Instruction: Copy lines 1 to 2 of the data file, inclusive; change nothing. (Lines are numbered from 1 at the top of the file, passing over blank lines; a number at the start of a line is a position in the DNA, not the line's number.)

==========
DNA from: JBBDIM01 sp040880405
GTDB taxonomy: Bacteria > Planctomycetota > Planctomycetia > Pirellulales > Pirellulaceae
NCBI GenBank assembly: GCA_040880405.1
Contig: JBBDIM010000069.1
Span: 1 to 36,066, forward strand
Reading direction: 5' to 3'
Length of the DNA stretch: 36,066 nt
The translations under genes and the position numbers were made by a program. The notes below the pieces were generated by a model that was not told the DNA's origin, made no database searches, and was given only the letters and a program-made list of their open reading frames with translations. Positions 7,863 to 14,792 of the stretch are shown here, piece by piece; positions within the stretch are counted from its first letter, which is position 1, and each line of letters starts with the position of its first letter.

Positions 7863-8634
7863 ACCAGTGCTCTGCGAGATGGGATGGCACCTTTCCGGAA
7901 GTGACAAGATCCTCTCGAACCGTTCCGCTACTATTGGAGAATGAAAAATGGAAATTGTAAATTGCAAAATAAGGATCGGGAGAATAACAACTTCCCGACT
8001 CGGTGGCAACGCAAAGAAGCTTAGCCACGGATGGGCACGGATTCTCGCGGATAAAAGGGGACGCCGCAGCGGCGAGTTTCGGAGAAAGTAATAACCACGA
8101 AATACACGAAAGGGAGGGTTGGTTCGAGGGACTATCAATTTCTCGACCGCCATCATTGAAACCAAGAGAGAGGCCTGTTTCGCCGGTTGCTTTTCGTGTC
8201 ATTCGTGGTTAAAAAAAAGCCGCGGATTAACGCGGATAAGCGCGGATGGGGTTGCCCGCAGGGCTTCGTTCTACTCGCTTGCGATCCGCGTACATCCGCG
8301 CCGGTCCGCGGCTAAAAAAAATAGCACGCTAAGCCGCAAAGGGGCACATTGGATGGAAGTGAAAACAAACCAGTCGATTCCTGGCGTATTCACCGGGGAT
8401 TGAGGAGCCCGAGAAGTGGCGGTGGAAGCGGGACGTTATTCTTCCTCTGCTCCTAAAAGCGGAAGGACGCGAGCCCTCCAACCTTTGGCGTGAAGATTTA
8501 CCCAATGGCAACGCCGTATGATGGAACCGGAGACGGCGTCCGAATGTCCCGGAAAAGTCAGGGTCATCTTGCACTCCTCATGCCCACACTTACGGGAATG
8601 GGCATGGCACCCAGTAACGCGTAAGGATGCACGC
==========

DNA from: JBBDIM01 sp040880405
GTDB taxonomy: Bacteria > Planctomycetota > Planctomycetia > Pirellulales > Pirellulaceae